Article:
Carmen in rehearsal

10/4/15: Carmen’s Catching
Ashley Pearson

I’ve been musing about the ‘stuck-in-my-headed-ness’ of Carmen a lot during our first week of Research and Development. There is something very powerful about a song that can wiggle its way into the fabric of your life. The music fromCarmen is entirely addictive. Trust me, a soon as someone hums the first few notes of the Habañera or Toreador arias, they will play on repeat in your head for many days. It’s not like having one of those bass-thumping dance hits with words like “shots shots shots shots shots” stuck in your head, though. Carmen is much more lilting and elusive. Even as I type this, my boyfriend is whistling Toreador. While I’m sure he hasn’t heard Carmen lately, that catchy little bit of music is playing on repeat in his head because I’ve been humming it for a whole week.

Carmen cast chart the journeys of their characters on their first few days of R&D rehearsals

Carmen cast chart the journeys of their characters on their first few days of R&D rehearsals

Apparently, there is a technical term for ‘stuck-in-your-headed-ness.’ It’s called an earworm. These earworms are usually short tidbits (on average 8 seconds) of a song that are catchy due to a combination of their repetition of a theme and some unique quality— all earworms have a catchy twist. They often have notes which are long (ish) in duration, with small pitch intervals. According to Elizabeth Margulis, author of On Repeat: How Music Plays in the Mind, listening to music engages the motor planning area of the brain, and this “imaginative participation” may be what leads to earworms.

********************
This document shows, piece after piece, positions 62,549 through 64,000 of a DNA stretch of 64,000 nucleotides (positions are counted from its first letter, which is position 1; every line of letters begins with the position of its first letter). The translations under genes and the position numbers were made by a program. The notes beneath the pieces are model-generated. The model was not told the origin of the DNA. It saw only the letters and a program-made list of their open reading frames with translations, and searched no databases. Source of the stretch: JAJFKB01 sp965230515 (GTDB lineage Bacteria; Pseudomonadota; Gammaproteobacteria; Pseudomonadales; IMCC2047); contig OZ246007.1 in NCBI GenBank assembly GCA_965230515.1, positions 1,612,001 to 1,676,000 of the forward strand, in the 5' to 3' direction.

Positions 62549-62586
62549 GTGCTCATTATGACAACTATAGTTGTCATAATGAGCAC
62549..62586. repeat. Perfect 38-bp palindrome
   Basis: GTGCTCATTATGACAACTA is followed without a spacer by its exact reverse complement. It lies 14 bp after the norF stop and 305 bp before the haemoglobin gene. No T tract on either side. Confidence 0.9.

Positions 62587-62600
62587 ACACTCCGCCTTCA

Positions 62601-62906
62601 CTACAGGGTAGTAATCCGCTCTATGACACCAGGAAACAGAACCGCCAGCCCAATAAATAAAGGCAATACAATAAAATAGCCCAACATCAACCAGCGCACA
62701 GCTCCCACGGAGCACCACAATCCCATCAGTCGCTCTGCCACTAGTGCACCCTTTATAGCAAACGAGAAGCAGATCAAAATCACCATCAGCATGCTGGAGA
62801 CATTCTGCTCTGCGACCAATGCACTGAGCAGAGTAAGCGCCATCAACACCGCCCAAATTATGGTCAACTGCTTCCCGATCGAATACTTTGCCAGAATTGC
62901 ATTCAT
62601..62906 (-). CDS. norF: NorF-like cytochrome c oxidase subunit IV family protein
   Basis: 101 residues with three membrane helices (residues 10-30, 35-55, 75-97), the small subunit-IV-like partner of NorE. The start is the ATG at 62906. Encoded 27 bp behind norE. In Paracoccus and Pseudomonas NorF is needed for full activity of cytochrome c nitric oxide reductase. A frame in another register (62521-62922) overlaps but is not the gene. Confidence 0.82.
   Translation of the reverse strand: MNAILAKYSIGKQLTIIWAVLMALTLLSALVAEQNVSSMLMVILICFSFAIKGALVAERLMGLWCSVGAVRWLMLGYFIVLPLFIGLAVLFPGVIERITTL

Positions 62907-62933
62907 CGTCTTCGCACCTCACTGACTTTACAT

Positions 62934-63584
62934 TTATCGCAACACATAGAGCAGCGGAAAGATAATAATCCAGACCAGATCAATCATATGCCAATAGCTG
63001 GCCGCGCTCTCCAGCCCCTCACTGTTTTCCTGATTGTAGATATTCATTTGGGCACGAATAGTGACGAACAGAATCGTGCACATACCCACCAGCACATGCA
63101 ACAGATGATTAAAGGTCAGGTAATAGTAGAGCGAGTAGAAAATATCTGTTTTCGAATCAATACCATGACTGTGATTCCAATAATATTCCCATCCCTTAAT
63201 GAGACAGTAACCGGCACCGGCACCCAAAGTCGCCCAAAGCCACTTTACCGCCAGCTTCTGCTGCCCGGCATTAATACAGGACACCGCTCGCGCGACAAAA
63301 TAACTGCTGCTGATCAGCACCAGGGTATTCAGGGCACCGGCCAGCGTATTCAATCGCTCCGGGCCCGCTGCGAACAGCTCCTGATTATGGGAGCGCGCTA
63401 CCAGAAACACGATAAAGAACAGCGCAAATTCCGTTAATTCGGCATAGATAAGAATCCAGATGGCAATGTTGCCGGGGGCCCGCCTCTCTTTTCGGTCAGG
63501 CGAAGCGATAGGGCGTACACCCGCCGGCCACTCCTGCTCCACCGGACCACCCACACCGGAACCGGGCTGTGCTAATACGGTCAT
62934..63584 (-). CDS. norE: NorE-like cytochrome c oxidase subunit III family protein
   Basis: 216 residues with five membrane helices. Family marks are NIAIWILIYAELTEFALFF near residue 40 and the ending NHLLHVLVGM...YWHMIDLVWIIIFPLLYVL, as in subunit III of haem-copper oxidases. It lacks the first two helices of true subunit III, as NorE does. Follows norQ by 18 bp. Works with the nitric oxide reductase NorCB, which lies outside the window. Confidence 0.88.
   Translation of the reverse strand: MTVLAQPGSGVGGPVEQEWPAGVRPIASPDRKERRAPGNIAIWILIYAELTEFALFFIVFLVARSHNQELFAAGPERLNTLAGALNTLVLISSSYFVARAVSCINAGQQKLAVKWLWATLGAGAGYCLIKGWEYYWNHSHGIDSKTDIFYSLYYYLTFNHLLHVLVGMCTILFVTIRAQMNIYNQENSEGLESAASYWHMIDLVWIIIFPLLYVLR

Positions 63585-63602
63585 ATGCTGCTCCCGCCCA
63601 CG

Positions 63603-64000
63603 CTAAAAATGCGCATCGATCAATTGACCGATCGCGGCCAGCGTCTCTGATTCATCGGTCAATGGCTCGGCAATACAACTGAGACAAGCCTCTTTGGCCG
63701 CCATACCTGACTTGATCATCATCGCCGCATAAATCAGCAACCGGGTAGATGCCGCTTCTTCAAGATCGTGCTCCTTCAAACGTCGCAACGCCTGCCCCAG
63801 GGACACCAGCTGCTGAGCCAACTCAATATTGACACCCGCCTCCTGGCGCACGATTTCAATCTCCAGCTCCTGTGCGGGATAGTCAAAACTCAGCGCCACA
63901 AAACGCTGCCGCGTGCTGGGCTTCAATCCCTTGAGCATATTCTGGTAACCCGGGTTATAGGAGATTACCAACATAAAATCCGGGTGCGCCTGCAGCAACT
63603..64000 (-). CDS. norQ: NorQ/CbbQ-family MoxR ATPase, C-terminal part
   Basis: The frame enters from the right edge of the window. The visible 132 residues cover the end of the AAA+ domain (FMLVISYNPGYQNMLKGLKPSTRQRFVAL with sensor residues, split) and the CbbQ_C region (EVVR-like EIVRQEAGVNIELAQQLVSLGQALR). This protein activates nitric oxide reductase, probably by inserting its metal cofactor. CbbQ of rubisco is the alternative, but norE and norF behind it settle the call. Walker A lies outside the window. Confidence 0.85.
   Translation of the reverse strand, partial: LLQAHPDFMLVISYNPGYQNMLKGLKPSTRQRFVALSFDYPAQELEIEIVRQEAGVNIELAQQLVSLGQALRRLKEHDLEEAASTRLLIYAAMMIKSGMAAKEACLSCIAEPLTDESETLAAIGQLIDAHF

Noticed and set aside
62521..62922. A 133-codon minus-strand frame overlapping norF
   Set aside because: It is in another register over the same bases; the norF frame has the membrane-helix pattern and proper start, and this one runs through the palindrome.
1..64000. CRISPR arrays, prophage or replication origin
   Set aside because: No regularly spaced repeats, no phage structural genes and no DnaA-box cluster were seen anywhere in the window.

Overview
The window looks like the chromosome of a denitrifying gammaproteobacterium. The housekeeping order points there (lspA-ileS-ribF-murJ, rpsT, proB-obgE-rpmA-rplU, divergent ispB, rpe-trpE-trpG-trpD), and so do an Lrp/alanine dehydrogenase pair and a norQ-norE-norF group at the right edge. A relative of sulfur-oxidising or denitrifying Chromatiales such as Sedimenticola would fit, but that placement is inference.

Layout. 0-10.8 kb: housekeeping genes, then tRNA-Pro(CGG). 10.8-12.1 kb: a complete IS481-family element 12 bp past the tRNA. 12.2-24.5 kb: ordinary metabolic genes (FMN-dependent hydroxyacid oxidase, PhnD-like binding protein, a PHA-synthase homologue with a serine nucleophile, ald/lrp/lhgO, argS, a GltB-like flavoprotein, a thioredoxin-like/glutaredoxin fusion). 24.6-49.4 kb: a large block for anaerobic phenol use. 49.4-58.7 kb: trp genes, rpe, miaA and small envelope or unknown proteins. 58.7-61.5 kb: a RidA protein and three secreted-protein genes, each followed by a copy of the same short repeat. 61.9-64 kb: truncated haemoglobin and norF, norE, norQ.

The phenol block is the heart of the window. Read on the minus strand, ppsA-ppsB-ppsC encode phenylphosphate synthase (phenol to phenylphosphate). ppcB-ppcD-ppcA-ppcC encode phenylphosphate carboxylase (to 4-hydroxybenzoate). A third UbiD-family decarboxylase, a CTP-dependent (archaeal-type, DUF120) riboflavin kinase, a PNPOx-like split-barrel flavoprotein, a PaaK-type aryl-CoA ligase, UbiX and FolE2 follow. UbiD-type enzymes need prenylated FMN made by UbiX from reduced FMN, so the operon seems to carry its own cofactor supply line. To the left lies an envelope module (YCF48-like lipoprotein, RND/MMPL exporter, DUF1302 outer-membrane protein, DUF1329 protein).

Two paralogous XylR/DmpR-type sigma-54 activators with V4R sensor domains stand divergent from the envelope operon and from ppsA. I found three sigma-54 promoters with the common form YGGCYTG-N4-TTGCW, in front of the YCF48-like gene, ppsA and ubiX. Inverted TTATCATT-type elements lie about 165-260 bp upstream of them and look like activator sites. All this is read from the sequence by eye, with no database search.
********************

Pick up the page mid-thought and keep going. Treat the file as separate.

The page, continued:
Here’s a clip of Richard Immergluck, who will be playing the illustrious Escamillo in Carmen this summer, singing the bit that’s been circling around in my head:

 I certainly think this clip fulfills our earworm criteria— small pitch intervals and long(ish) notes. There’s even something a bit surprising about it— it doesn’t quite go where you’d expect. And it’s 8 seconds long. So, I would definitely say this qualifies as an ideal earworm (but maybe that’s just because it’s stuck in my head).

According to the Earwormery Project at Goldsmiths (University of London), there are two popular coping strategies to deal with those pesky earworms. The first is to engage with the music by listening to the full piece out loud. The second is to distract from it by listening to other great music. If you, like me, are suffering from a Carmen earworm, looks like the only cure might be to come see the show!


Carmen is at Soho Theatre, 5 August - 19 September
Buy tickets here